B.C. is an important transportation gateway for the entire country. In a province founded and grown on the extraction and movement of resources and goods, our geography is our most valuable resource. This strategic advantage must be leveraged through policies which ensure the continued growth and efficiency of our gateway. It requires the promotion of both interprovincial and international trade, and the development of the physical infrastructure necessary to move our goods and resources to markets. The future of our regional, provincial, and national economies will be dependent on how effectively our gateway is able to connect us with economies around the world.


Where they stand

Major export and gateway initiatives of the BC Green Party include the promotion of value-added wood products abroad, working with the federal government to sign trade agreements, and developingthe infrastructure necessary to export electricity to Alberta.

Our Analysis

It is difficult to comment on the Green Party platform in terms of gateway resources. They ostensibly focus on the forestry industry in their trade agenda. While they rightly acknowledge that raw log exports are a symptom of market conditions, rather than a cause of the forestry industry’s woes, they propose a very heavy handed approach by restricting log exports. As they point out in their platform, the future of the value-added forestry industry will rely on innovation and technology, and this should be the focus of the provincial government.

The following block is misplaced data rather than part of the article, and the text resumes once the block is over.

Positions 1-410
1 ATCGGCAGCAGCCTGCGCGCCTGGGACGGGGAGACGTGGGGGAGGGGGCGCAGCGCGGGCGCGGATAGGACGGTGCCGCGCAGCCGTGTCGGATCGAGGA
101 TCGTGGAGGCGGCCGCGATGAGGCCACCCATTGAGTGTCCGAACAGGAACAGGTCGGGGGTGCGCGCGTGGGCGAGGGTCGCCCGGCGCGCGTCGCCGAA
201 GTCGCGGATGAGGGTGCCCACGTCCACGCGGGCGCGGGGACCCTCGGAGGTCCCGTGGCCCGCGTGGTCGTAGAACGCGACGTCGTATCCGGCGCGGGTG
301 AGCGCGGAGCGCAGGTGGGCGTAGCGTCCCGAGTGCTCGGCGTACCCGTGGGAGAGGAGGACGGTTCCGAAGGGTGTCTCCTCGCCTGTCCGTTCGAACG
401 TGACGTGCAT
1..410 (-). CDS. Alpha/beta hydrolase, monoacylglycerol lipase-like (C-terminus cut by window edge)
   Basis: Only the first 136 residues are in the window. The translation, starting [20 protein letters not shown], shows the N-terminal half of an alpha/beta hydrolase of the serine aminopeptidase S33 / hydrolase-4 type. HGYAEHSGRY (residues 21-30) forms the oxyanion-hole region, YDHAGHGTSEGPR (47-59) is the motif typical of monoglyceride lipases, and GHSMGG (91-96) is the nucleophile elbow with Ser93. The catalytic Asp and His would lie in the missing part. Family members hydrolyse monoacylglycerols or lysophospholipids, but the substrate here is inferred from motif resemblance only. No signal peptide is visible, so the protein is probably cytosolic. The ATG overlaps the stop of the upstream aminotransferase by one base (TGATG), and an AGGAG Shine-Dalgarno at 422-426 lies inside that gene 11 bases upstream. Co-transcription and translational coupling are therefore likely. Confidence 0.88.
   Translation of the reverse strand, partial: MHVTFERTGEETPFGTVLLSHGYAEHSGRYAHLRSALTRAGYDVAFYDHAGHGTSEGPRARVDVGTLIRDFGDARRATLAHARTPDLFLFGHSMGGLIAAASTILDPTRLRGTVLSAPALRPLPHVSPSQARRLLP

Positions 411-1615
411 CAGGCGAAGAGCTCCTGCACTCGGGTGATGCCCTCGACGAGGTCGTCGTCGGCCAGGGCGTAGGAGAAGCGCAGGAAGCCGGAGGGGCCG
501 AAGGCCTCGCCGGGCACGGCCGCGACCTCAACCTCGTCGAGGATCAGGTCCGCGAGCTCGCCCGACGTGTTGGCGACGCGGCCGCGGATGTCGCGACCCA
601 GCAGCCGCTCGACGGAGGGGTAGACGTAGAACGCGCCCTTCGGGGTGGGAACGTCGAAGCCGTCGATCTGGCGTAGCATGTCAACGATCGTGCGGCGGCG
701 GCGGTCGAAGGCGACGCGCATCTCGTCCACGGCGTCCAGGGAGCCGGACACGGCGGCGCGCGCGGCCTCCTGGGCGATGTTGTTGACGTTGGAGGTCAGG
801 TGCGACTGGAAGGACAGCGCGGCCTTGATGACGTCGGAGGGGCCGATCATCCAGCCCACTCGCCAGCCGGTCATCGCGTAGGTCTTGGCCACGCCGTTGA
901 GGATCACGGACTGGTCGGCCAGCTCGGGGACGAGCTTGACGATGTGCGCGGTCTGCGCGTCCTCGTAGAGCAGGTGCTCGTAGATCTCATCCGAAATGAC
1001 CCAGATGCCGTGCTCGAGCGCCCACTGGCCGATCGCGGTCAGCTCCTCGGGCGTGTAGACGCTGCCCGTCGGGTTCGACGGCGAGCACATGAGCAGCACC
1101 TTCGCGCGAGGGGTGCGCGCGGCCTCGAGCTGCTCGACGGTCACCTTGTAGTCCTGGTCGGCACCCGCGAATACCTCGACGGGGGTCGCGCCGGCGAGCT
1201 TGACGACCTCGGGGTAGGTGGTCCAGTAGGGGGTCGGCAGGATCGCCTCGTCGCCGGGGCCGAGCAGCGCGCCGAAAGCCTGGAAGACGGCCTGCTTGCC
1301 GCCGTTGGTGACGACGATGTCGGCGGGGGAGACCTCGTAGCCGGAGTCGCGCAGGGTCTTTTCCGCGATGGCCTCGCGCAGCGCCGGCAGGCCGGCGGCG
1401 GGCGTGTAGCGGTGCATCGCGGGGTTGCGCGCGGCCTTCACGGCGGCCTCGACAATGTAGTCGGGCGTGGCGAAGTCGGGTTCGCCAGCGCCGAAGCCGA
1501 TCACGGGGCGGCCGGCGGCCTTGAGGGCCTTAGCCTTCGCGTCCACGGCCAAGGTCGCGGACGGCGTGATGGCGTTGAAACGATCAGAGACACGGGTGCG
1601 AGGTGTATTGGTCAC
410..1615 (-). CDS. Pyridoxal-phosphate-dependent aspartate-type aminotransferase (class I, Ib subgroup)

Furthermore, they do not have any mention in their platform of how the government can support exports or help B.C. businesses access new markets beyond the forestry sector. It is no surprise that the BC Green Party does not support LNG or oil and gas development, however, they have failed to provide an alternate vision as to how they would grow other exports or leverage B.C.’s position as Canada’s Pacific Gateway.

The Greater Vancouver Economic Scorecard 2016 found that B.C.’s domestic market is far smaller than those of its competitors around the world. The Shanghai-Pudong corridor alone has more people than all of Canada. However, what B.C. does have is the ability to supply these growing Asian markets with needed goods and materials. The future of our province will rely on export-led growth, whether those exports are to Asia, the United States, or even the rest of Canada. Yet, the BC Greens have not proposed any policies in their platform to help support this economic necessity.

The BC Greens make no mention of the Gateway, the importance of the Asia-Pacific market, or trade-enabling infrastructure in their platform.

The BC Liberal platform promises the expansion of many of their programs to increase B.C.’s export capacity. They will expand the Export Navigator pilot program, increase the presence of Trade and Investment Offices in the U.S. (specifically in Silicon Valley, Seattle, and Washington D.C.) and provide the BC Chamber of Commerce with $50,000 to support their #TradeTalks exporting conference. They have also pledged to support Washington State Governor Jay Inslee’s exploration of stronger transportation connections between Seattle and Vancouver and increase exports of agrifood and seafood products by 25% by 2020.

Their platform provides funding for trade-enabling infrastructure projects such as the Ashcroft Terminal inland port expansion.

They continue their promise to develop B.C.’s Liquefied Natural Gas Industry (LNG) and push to tap into growing energy demand in Asia. They aim to have three LNG facilities moving to construction by 2020. They promise to further develop the oil and gas reserves in the Montney Basin, and promote downstream refining within B.C.

Our Analysis

The BC Liberals have the most thorough export development strategy of the three parties. They mix both industry specific supports and goals with a broader approach to increasing export capacity. We welcome the expansion of trade and investment offices in important markets such as Silicon Valley, Seattle, and Washington D.C. A stronger link to these cities will be vital to the future of our tech sector, and a stronger presence in Washington D.C. will be vital for the years ahead as there may be a marked shift in U.S. trade policy.